Thank you for everything Seaver. May you Rest In Peace.

Mets Fan Favorite Tournament: Final Four

After going through each of their brackets, all of the top seeds advanced to the Final Four. Instead of having individual match-ups to create a championship game, instead we’re going to have all four top seeds battle it out at the same time.

(1) Tom Seaver – Seaver is dubbed The Franchise for taking the team from a losing franchise to World Series winners. He holds nearly every pitching record in team history, and he is considered to be, if not the greatest, among the greatest right-handed pitchers in Major League history. He was the first Mets player to have his number retired, and he was the first Mets player to be inducted into the Baseball Hall of Fame. To date, he is the starting pitcher with the highest percent of the vote.

(1) Keith Hernandez – His trade to the Mets was widely credited with bringing the Mets to prominence. Won a team record five Gold Gloves at first base further cementing reputation as best defensive first baseman of all-time. Member of the 1986 World Series team who famously threatened Jesse Orosco and Gary Carter not to throw another fastball to Kevin Bass. Was named the first captain in team history. Has become part of the iconic and loved GKR on SNY broadcasts.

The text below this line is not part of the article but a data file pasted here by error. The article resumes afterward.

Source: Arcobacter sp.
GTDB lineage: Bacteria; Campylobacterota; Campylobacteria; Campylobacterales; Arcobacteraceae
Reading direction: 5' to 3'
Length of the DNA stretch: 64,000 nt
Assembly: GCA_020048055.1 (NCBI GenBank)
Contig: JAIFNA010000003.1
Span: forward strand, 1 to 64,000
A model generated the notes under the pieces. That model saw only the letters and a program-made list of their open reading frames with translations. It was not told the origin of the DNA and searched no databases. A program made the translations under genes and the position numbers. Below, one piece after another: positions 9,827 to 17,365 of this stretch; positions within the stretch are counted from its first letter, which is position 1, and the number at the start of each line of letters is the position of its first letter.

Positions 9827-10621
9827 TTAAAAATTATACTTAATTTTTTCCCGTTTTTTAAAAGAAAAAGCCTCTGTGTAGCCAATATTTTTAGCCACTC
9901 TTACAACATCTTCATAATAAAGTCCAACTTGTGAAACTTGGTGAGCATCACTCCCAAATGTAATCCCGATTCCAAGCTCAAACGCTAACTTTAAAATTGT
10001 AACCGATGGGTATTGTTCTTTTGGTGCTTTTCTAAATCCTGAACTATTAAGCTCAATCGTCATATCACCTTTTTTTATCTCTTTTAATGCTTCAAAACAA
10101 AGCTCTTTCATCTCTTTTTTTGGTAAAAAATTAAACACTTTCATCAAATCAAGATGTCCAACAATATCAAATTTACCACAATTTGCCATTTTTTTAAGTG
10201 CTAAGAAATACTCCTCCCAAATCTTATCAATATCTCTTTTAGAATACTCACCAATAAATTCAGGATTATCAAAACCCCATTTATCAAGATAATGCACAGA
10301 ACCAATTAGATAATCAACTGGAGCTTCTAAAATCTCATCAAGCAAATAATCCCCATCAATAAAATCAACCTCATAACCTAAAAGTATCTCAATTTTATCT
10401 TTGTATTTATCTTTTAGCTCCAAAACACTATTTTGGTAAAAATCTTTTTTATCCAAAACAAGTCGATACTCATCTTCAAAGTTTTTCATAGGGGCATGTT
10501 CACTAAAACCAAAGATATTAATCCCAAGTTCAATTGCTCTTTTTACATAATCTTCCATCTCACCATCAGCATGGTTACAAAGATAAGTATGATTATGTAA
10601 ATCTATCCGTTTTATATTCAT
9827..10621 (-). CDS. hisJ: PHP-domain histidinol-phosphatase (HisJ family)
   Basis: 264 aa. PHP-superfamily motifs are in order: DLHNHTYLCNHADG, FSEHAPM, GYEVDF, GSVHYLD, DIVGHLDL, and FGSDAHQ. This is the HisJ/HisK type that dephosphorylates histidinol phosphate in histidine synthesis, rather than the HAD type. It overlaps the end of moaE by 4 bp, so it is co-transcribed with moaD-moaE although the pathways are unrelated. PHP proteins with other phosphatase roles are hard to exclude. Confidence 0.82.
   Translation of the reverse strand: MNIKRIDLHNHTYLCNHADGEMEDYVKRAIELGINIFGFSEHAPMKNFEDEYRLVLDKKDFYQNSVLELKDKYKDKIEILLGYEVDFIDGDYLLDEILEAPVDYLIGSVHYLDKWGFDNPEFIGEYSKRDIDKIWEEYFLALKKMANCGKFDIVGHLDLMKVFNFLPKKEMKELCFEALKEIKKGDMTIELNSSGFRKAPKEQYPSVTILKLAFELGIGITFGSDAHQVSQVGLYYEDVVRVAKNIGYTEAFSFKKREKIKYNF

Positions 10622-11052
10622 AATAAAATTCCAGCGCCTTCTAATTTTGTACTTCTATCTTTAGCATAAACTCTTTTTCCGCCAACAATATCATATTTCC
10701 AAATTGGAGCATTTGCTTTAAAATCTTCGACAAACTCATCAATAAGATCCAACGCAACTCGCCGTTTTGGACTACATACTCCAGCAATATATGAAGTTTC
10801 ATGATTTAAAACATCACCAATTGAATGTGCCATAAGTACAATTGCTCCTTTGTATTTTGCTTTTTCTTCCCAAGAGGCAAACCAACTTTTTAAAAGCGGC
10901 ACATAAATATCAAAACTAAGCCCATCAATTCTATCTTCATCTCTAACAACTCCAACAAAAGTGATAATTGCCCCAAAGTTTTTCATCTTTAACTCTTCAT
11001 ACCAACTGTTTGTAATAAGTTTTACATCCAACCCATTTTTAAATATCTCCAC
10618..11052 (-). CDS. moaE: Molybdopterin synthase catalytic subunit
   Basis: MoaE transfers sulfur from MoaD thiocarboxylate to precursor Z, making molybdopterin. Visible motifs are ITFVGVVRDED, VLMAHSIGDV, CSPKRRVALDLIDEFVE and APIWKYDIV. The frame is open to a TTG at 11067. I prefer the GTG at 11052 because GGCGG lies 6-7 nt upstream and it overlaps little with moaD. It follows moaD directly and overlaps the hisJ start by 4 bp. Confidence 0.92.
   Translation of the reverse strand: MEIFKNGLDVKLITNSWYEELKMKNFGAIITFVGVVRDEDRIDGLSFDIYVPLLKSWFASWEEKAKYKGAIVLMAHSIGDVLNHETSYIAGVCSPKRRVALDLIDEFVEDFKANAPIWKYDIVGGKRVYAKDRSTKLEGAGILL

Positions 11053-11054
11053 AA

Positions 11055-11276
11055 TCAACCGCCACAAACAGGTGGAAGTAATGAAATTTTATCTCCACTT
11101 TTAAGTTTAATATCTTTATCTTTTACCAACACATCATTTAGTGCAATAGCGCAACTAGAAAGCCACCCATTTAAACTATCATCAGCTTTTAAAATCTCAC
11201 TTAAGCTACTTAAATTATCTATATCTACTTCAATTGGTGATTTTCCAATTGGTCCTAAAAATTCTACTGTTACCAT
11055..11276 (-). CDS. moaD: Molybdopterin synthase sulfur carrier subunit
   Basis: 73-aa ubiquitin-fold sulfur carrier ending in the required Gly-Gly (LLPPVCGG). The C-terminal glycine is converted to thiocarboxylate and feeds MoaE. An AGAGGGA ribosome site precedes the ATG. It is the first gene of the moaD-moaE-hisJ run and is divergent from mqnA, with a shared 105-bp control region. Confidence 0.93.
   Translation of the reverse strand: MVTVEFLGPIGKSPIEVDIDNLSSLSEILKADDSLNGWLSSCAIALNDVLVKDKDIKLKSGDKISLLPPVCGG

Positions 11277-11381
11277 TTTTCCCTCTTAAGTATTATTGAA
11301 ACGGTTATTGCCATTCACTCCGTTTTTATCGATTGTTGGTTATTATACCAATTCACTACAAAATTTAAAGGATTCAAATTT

(1) Mike Piazza – greatest offensive catcher in Major League history who decided to wear a Mets cap on his Hall of Fame plaque. Second player to have his number retired by the Mets. Hit a number of big homers for the franchise including one capping off the 10 run inning against the Braves and the one post 9/11. Mets all-time leader in slugging and second in OPS. All over the single season and career top 10 offensive categories. Took those late 90s Mets teams over the top. Caught final pitch at Shea Stadium and first pitch at Citi Field.